Monday, May 13, 2019

Pine Grove Man Pleads Guilty to Producing Child Pornography

The United States Attorney’s Office for the Middle District of Pennsylvania announced that Josiah Ferrebee, 22, of Pine Grove, pleaded guilty on May 9, 2019, before Senior U.S. District Court Judge James M. Munley, to production and attempted to production of child pornography.

According to United States Attorney David J. Freed, Ferrebee admitted to persuading a 14-year-old female from the state of Michigan to take sexually explicit images of herself and send them to him via the internet. Ferrebee also admitted that after he persuaded the minor to take and send some initial images to him, he threatened to post those images online unless she sent him more sexually explicit images of herself, which she did. Ferrebee committed the crime—what some have termed “sextortion”—in January 2016.

Judge Munley ordered a pre-sentence investigation to be completed, and scheduled sentencing for August 12, 2019.

The matter was investigated by the Department of Homeland Security and the Pennsylvania State Police. Assistant U.S. Attorneys Francis P. Sempa and Jenny P. Roberts are prosecuting the case.

This case was brought as part of Project Safe Childhood, a nationwide initiative launched in May 2006 by the Department of Justice to combat the growing epidemic of child sexual exploitation and abuse. Led by the United States Attorneys' Offices and the Criminal Division's Child Exploitation and Obscenity Section, Project Safe Childhood marshals federal, state, and local resources to locate, apprehend, and prosecute individuals who sexually exploit children, and to identify and rescue victims.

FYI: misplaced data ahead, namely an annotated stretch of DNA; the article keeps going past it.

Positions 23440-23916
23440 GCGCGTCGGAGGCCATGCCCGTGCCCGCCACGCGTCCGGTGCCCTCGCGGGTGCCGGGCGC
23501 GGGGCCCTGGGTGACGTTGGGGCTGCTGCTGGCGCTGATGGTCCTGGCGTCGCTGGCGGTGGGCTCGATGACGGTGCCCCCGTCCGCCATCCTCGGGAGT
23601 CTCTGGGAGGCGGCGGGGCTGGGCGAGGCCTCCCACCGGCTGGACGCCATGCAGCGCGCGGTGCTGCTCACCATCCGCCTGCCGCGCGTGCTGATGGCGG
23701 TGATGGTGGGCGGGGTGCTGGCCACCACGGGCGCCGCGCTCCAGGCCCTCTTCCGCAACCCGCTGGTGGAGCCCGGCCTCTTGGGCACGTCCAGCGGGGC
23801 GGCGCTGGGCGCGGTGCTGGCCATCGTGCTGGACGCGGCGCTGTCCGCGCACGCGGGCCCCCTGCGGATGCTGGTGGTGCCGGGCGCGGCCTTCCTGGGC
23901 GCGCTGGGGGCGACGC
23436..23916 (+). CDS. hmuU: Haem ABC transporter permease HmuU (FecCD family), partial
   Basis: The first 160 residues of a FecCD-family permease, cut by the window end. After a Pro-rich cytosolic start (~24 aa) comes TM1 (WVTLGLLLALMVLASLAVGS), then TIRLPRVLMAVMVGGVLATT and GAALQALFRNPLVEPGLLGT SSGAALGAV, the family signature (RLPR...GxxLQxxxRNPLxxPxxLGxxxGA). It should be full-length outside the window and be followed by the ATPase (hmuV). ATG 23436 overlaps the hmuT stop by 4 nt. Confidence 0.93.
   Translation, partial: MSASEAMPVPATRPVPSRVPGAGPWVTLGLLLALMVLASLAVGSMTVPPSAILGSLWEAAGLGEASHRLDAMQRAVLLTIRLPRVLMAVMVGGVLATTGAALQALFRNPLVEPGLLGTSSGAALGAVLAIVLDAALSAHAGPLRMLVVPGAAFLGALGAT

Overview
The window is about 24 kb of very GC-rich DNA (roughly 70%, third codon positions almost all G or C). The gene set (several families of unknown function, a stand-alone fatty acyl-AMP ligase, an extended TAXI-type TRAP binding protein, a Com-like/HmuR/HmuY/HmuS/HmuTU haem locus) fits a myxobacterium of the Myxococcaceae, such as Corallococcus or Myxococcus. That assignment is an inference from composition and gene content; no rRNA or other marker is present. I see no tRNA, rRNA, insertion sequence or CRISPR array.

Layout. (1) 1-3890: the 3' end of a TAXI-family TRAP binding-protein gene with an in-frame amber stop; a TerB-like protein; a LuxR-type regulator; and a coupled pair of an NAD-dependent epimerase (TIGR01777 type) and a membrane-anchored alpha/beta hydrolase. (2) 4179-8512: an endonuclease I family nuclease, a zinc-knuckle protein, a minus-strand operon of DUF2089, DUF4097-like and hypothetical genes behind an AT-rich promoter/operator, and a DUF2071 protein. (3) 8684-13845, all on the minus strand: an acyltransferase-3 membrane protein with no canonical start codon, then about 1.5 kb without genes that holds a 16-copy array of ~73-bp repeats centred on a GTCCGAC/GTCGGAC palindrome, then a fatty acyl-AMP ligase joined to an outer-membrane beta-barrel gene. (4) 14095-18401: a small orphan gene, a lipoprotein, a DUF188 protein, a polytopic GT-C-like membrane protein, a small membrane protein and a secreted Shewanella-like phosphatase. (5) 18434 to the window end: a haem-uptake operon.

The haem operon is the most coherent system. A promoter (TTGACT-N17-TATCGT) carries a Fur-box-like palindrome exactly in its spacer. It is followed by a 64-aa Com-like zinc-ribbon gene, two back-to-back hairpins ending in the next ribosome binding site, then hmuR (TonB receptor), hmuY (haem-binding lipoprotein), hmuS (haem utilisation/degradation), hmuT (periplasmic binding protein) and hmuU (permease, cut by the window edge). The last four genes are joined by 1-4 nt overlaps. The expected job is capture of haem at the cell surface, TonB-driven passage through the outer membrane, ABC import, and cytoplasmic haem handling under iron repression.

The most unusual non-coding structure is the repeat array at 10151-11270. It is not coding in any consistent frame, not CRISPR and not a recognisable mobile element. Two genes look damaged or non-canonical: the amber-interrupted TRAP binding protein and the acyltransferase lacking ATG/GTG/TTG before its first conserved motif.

The maximum penalty under federal law for this offense is 30 years’ imprisonment, a term of supervised release following imprisonment, and a fine. There is also a mandatory minimum sentence of 15 years’ imprisonment. Under the Federal Sentencing Guidelines, the Judge is also required to consider and weigh a number of factors, including the nature, circumstances and seriousness of the offense; the history and characteristics of the defendant; and the need to punish the defendant, protect the public and provide for the defendant's educational, vocational and medical needs. For these reasons, the statutory maximum penalty for the offense is not an accurate indicator of the potential sentence for a specific defendant.